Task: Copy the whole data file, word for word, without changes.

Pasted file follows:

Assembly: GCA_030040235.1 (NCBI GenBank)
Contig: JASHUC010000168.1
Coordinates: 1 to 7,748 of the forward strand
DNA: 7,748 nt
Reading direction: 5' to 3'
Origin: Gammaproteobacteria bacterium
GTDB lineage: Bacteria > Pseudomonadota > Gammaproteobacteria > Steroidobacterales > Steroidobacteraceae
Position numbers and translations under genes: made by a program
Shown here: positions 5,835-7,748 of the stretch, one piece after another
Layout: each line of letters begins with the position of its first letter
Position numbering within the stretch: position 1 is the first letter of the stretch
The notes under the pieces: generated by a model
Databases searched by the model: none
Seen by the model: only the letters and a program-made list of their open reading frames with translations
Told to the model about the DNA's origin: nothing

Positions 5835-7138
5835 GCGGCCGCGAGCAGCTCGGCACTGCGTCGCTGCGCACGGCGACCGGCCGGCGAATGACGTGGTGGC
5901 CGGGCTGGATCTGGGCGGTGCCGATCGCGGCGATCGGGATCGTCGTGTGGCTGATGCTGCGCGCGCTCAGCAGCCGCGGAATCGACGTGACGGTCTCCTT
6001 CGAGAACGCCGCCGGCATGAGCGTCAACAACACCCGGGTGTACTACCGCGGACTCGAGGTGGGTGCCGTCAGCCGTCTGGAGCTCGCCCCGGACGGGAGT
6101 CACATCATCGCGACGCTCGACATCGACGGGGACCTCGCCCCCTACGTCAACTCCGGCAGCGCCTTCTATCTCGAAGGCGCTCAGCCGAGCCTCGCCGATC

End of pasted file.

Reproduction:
Assembly: GCA_030040235.1 (NCBI GenBank)
Contig: JASHUC010000168.1
Coordinates: 1 to 7,748 of the forward strand
DNA: 7,748 nt
Reading direction: 5' to 3'
Origin: Gammaproteobacteria bacterium
GTDB lineage: Bacteria > Pseudomonadota > Gammaproteobacteria > Steroidobacterales > Steroidobacteraceae
Position numbers and translations under genes: made by a program
Shown here: positions 5,835-7,748 of the stretch, one piece after another
Layout: each line of letters begins with the position of its first letter
Position numbering within the stretch: position 1 is the first letter of the stretch
The notes under the pieces: generated by a model
Databases searched by the model: none
Seen by the model: only the letters and a program-made list of their open reading frames with translations
Told to the model about the DNA's origin: nothing

Positions 5835-7138
5835 GCGGCCGCGAGCAGCTCGGCACTGCGTCGCTGCGCACGGCGACCGGCCGGCGAATGACGTGGTGGC
5901 CGGGCTGGATCTGGGCGGTGCCGATCGCGGCGATCGGGATCGTCGTGTGGCTGATGCTGCGCGCGCTCAGCAGCCGCGGAATCGACGTGACGGTCTCCTT
6001 CGAGAACGCCGCCGGCATGAGCGTCAACAACACCCGGGTGTACTACCGCGGACTCGAGGTGGGTGCCGTCAGCCGTCTGGAGCTCGCCCCGGACGGGAGT
6101 CACATCATCGCGACGCTCGACATCGACGGGGACCTCGCCCCCTACGTCAACTCCGGCAGCGCCTTCTATCTCGAAGGCGCTCAGCCGAGCCTCGCCGATC